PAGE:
Frozen Death Looms for Phoenix Mars Lander

After more than four months on the arctic plains of the red planet, NASA’s Phoenix Mars Lander’s days are finally numbered.As the sun begins to set for the frigid Martian winter, the spacecraft will lose its energy supply, freeze and eventually fall into a mechanical coma from which it will likely never wake up.
Phoenix’s mission has been to dig up samples of Martian dirt and the subsurface layer of rock-hard water ice at its landing site in Mars’ Vastitas Borealis plains. The lander has been scanning the samples for signs of the region’s past potential for habitability.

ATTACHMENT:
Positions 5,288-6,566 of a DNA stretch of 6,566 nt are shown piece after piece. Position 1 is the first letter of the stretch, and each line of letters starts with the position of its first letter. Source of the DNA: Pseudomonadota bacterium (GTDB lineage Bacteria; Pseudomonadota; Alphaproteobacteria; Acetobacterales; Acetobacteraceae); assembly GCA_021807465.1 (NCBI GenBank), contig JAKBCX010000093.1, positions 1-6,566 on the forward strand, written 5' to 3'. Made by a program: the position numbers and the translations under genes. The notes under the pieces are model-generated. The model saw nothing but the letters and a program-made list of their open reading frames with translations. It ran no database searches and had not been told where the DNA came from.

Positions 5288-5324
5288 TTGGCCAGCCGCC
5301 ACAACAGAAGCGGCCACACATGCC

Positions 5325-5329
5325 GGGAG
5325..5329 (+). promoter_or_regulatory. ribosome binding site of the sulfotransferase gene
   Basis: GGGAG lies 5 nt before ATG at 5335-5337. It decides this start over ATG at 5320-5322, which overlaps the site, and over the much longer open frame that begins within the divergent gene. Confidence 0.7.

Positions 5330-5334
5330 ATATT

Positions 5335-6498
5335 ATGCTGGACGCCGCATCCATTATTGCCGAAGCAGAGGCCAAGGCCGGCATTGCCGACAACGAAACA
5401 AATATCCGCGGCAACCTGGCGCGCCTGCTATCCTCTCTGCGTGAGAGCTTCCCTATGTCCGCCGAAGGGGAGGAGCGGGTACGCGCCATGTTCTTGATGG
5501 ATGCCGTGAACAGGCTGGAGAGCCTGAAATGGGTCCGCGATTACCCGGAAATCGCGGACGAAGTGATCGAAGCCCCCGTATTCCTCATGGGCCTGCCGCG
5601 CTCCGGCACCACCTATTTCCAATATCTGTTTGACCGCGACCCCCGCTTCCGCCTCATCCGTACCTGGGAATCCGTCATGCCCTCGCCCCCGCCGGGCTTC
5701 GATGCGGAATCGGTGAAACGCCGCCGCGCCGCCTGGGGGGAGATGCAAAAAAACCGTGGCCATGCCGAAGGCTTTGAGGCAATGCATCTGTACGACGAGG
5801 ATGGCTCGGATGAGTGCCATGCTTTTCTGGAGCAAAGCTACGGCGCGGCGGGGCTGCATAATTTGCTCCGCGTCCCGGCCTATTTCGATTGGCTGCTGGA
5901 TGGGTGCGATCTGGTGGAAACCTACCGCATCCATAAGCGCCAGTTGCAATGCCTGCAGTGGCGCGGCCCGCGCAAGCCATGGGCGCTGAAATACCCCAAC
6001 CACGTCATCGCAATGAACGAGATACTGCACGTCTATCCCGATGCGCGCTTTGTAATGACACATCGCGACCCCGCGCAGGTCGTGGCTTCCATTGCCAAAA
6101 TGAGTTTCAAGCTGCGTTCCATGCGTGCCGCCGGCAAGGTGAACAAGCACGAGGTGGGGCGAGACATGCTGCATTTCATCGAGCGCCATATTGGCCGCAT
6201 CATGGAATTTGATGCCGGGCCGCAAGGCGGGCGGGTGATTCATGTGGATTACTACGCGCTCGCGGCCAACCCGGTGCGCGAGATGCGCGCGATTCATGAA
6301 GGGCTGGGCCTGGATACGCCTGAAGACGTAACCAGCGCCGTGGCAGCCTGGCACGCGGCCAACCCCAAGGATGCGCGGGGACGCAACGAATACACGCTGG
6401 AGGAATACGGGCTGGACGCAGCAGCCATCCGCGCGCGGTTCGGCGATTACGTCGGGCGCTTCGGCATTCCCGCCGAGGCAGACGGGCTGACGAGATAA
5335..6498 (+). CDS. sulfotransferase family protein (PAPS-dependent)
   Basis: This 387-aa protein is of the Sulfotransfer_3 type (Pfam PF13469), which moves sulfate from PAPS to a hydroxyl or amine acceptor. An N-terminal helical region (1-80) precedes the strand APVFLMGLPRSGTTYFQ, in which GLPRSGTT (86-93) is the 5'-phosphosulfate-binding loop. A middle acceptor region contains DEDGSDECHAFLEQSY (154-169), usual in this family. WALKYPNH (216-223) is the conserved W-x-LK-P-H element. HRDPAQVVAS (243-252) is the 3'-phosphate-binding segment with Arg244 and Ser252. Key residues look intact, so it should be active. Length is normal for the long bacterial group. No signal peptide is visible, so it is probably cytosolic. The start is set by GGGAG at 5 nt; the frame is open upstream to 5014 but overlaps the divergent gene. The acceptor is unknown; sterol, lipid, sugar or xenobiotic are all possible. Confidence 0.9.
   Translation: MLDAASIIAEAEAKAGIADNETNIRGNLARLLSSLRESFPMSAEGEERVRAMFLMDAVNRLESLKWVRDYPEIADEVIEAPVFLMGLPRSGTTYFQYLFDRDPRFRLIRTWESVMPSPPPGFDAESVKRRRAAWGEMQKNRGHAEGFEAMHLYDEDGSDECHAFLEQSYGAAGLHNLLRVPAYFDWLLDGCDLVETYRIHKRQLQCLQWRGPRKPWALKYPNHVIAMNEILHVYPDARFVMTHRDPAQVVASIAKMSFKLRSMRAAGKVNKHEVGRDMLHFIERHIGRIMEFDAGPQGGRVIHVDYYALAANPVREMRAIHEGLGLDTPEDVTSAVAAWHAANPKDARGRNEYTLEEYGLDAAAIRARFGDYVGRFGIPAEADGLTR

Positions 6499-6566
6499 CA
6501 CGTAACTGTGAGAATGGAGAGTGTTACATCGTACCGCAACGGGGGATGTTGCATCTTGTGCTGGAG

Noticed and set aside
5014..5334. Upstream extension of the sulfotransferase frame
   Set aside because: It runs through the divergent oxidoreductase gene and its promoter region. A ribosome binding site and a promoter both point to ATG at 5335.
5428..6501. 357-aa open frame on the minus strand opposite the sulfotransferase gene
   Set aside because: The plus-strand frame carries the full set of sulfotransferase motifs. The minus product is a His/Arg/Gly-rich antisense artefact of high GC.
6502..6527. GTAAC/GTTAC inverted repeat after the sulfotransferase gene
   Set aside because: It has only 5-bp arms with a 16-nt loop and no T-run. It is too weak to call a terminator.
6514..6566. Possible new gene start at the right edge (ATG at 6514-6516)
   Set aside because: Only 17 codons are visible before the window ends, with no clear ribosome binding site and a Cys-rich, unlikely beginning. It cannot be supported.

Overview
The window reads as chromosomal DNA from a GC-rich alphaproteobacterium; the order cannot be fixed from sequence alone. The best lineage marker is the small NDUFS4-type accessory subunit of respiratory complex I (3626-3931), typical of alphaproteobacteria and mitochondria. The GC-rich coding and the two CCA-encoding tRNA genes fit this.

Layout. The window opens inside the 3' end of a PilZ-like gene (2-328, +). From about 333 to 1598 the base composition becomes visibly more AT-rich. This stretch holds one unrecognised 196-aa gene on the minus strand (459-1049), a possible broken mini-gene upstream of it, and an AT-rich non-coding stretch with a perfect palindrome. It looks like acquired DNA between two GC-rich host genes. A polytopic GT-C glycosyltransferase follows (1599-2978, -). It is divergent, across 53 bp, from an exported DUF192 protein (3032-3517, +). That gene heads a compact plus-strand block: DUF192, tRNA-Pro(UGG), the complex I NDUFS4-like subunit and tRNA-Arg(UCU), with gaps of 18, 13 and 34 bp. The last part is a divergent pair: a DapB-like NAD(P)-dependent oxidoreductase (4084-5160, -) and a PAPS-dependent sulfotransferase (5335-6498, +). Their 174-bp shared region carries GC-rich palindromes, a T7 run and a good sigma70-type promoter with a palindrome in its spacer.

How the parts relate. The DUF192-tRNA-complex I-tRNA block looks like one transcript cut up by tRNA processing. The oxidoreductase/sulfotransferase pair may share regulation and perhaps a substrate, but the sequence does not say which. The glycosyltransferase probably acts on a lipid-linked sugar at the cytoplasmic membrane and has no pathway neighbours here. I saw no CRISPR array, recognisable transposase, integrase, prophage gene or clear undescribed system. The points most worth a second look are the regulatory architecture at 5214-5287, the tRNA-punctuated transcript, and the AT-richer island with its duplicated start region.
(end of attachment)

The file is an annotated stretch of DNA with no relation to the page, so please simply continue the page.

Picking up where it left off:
Phoenix landed on Mars on May 25, late spring in the Martian northern hemisphere. The mission was originally slated to last three months, to the end of August, but was extended twice; first to the end of September and recently through the end of December.
But whether or not Phoenix will survive that long is uncertain and depends on how the spacecraft’s systems handle its ever-dwindling energy supply and the harsh conditions of the Martian winter.